That’s all but certain to change in 2020, with at least one candidate, Democrat and local attorney Wesley Person, already having announced intentions to run. And while Porter believes the job should be a nonpartisan position to begin with, he’s well aware of Gwinnett County’s rapidly shifting politics.
Democratic candidates have dominated recent elections in Gwinnett from presidential races on down. Hillary Clinton won Gwinnett in 2016 (as did Porter), but the tide really turned blue last November: Stacey Abrams took Gwinnett by a significant margin in the governor's race; Democrats flipped Gwinnett's state legislative delegation; and the county commission got its first Democrats in three decades.
Longtime Gwinnett County solicitor Rosanna Szabo, a Republican, also lost her job to relatively unknown Democrat Brian Whiteside.
Republican Gwinnett leaders like Commission Chair Charlotte Nash have become increasingly accepting of more liberal approaches to certain issues, including mass transit and homelessness. But Porter switching parties would mark the first high-profile defection.
“Everyone has to make decisions like that for themselves,” said Nash, who has not said publicly if she’ll seek re-election in 2020. “However, Danny Porter is a fine District Attorney and will continue to serve Gwinnett well as long as he is in office.”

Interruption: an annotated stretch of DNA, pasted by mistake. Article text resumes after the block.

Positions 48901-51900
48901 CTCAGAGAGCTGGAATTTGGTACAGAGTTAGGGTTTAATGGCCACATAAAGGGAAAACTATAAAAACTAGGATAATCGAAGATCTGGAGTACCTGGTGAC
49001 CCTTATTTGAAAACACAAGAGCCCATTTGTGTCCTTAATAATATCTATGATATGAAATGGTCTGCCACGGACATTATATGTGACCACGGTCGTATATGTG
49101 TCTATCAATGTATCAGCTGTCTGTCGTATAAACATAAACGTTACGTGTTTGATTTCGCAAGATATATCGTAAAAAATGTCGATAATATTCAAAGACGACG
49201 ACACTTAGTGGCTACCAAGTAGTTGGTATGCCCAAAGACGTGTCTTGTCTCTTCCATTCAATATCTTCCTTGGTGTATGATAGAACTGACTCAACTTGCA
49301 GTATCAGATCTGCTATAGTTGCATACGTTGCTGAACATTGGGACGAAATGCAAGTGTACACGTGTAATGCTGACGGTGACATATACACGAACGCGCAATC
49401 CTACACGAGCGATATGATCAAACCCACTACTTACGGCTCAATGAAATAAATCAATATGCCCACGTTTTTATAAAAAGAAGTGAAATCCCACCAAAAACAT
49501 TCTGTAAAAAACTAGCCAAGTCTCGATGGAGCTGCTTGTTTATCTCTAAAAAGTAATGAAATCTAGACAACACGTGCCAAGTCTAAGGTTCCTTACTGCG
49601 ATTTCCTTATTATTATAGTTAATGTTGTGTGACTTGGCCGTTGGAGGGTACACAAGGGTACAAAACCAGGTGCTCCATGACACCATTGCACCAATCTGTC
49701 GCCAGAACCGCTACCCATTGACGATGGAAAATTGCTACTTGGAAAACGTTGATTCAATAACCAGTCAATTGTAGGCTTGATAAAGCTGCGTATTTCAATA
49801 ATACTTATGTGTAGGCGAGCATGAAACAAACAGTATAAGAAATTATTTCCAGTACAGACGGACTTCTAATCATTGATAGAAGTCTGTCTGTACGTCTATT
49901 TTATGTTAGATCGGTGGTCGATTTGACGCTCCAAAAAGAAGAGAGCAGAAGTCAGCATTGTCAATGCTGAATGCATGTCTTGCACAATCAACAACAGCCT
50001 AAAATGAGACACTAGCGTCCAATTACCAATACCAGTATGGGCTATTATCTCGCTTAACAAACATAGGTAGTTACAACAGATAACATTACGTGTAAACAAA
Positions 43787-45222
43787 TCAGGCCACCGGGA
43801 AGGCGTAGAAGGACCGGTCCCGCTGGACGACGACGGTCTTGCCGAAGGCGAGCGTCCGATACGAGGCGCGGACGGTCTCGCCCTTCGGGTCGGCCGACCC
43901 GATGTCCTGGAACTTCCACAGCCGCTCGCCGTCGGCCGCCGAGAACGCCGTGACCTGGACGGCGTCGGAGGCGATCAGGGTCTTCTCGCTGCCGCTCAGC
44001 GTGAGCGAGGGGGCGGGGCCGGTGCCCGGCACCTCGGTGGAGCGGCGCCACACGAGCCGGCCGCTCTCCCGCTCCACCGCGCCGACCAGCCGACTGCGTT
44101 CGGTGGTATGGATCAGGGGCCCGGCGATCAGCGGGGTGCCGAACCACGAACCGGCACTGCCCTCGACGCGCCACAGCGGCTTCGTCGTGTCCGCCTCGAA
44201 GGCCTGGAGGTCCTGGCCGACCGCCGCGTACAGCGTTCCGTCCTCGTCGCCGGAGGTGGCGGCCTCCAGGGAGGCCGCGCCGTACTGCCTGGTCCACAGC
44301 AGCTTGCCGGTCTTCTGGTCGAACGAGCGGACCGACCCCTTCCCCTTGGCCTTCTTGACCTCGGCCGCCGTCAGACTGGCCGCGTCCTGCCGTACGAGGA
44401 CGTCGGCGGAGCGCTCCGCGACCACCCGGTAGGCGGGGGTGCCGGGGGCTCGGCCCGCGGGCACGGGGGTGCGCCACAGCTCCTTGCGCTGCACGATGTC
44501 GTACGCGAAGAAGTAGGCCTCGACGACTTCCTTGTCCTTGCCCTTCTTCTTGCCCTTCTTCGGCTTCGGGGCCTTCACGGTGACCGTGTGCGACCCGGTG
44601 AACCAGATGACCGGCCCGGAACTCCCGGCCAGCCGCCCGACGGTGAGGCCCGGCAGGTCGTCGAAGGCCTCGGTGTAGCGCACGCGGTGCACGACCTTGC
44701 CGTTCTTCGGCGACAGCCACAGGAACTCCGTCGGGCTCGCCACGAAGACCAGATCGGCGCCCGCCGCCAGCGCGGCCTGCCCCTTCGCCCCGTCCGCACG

To be clear, Porter said the decision about which party banner he’ll run under in 2020 isn’t finalized yet. He’ll likely make the decision sometime this summer after consulting with “the folks that I rely on.”
But there are things he still wants to do, he said — and he has to figure out how to put himself into the best position to do them.
Porter recently finished prosecuting a death penalty case, a concept that generally jibes with more conservative politics.
But he was quick to point out Thursday that his office also helps run a pre-trial diversion program and accountability courts for folks like first-time drug offenders and veterans.
Porter said he wants to expand those offerings, including finding a way to make diversion programs — which involve paying significant fees — more accessible to a wider range of people.
“I don’t know the difference between a Democratic prosecutor and Republican prosecutor,” he said.
Bianca Keaton, chair of the Gwinnett County Democratic Party, said the party will always embrace candidates “who reflect Democratic values” — and Porter will have to prove he does that.
“As a voter, I’ll be looking for him to share where he stands on reforming our criminal justice system and ending mass incarceration,” Keaton said.
“Will he make an effort to assess and directly address the discriminatory treatment of African Americans, Latinos, Asian Americans and Pacific Islanders, and American Indians to rebuild trust in the criminal justice system?”